Honeymoon Day 25: Mendoza

Argentina's flag
South America » Argentina
December 8th 2012
Published: December 13th 2012
Edit Blog Post

By this point in the trip we had spent 3 of the last 7 nights on buses. It was time for a break. Mendoza ended up being a good place to unwind. Mendoza is the heart of Argentinas wine country. It is a decent sized city but feels small, with a laid back attitude. They take their siestas serously (as does much of Argentina, we later found out). Most shops are open 9am to 12:30pm, and then 5pm to 9pm.

Of our 5 days (4 nights) in Mendoza we only left town for two day trips. The rest of the time we just hung out, enjoyed the restaurants and plazas, researched our trip and read. We lucked out and booked a sweet 1 bedroom apartment right in the center of town. Here´s a view from the balcony:

The first day trip was to rent bikes and tour some of the wineries in nearby Maipu. This article gives a good overview of how to do the trip yourself, all the way from which bus to catch, where to get bikes, and which wineries to visit.

There are a few bike shops to choose from, all located at the northern end of a road known for wineries (affectionately called ¨camino de vino¨). We went with Mr. Hugo bikes, which was recommended in the article I linked above. They have a ton of bikes in good condition. We were happy with our bikes until we got 100 yards down the road, where Orange Bikes has tandem bikes we could have rented. Steph was especially sad since I would have done 80%!o(MISSING)f the pedalling. We shrugged off the disappointment though and headed out on our journey.

The plan was to do most of the biking up front, and then work our way slowly back while touring wineries. It ended up being almost an hour to the furthest away winery, and it was slightly uphill. It was also about 90 deg F out. We were pretty tired and sweaty by the time we made it to the first winery.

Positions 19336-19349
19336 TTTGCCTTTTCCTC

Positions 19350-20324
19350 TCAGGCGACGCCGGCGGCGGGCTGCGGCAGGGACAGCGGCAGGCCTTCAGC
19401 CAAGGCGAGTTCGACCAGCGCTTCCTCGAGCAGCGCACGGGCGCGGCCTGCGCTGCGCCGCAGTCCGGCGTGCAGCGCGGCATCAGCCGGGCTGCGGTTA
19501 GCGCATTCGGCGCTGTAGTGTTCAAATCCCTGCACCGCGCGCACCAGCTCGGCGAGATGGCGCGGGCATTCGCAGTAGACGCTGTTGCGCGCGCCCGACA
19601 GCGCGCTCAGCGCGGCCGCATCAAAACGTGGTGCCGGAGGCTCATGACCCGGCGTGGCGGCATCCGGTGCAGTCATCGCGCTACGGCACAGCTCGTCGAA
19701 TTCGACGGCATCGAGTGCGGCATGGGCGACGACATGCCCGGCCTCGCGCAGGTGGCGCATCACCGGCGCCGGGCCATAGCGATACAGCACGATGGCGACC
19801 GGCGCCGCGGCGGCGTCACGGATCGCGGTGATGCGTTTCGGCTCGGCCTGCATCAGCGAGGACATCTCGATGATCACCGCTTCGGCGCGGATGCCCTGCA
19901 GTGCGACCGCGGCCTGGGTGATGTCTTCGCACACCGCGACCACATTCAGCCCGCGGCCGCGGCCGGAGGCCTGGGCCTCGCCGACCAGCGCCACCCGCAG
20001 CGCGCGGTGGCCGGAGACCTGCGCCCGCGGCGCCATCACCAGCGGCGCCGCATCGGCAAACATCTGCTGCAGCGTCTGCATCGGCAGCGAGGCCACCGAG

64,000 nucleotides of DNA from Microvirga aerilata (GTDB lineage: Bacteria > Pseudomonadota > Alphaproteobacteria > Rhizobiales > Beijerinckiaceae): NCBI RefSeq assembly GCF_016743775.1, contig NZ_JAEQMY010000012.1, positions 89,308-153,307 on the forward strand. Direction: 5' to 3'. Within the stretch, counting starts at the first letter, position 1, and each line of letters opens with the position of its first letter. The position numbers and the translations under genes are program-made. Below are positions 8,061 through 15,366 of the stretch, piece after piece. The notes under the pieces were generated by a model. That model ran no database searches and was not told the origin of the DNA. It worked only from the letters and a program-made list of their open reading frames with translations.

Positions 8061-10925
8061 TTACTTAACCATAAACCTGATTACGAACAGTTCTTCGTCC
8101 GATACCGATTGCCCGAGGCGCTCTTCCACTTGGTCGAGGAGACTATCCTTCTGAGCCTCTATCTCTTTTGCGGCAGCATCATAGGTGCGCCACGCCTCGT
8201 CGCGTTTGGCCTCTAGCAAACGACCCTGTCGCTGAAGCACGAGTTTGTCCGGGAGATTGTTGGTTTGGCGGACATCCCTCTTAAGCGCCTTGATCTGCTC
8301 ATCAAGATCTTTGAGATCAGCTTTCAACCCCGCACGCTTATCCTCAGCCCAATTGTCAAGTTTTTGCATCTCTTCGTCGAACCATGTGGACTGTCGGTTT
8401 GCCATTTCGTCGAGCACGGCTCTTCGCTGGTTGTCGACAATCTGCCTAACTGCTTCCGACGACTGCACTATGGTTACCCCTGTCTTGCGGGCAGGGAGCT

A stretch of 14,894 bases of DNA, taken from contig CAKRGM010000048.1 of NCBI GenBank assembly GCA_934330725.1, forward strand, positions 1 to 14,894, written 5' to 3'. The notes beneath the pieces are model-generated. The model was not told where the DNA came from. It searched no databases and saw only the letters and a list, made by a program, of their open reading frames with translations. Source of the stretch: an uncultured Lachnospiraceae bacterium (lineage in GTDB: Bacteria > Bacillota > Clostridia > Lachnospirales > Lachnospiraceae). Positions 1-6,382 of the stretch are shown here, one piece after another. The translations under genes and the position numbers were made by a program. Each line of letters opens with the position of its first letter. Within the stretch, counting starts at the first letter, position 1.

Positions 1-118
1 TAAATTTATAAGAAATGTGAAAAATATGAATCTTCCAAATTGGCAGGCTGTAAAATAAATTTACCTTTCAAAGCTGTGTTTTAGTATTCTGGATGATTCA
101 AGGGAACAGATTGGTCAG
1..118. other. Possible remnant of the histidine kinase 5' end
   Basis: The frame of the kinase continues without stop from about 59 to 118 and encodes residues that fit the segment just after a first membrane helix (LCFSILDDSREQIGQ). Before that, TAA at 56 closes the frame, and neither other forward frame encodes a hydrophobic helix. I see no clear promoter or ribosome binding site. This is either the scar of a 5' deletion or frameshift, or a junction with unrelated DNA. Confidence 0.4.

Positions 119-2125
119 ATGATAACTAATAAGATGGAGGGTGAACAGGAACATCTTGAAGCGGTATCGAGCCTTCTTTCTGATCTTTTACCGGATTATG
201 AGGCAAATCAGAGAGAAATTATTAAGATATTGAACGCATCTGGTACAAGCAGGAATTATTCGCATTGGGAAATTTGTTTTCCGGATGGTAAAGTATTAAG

After our first tour and wine tasting, accompanied with goat cheese, we were back in good spirits.

From there we went to an olive oil factory and got a private tour from a woman that spoke a little english, but decided our spanish was good enough to speak in spanish the whole time. We got the gist, I think. Each olive tree makes 2000 liters of oil a day, right? Steph´s favorite part of the olive oil factory, probably the whole day, was a little puppy named Tommy.

After that we visited 2 more wineries. By the end of the third winery, Steph decided she had enough wine. For the trip.

Our second day trip was a trek + rappel + hot springs tour, in the mountains about an hour out of Mendoza.

The trek was steep but pretty scenic.

My favorite part of the trek was probably this stick bug, heres a video .

We made it to the top of a hill, and the guide told us to put on our rappel gear.

We thought we would be rapelling from here, but it turned out we hiked halfway down the other side of the hill, down some pretty sketchy terrain, before getting to the rappel point.

There were three rappels in total, with the last one being well over 100 feet. The rappelling was fun, but would have been way better with better gear. The belay devices they gave us were pretty basic and didn´t have a whole lot of friction. It required a lot of effort with your right hand to control the descent without getting rope burns. I would have liked to jump my way down, but I had to settle for a slow descent. It was Steph´s first time rappelling, and she did great.

We got lunch at the bottom and went to the last destination: the hot springs. We were really looking forward to soaking in a nice relaxing pool. Unfortunately our hopes were shattered by the screames of 100´s of children. Probably even over 1000 kids were there, splashing and screaming at the top of their lungs. There were lots of pools there, but only one of them was adults only. We found a little nook without too many kids to soak for a little while before we gave up and hung out on the grass until it was time to go.

We really liked Mendoza, although it would probably be even better if we were big wine people. There are tons of wine shops, and wine is really inexpensive there. Maybe later in life our tastes will be refined and we´ll have a new appreciation of the area. Even if you hate wine though, Mendoza is definitely a worthwhile stop.


18th December 2012

The wine sounds good to me with my "refined taste" which is mostly determined by price - inexpensive is my preference. Also, I like screw tops to save the cork hassel. Fortunately these two attributes are commonly found together. . Wishing you continued great adventures on your travels.

Tot: 1.544s; Tpl: 0.039s; cc: 10; qc: 52; dbt: 0.0295s; 1; m:saturn w:www (; sld: 3; ; mem: 1.3mb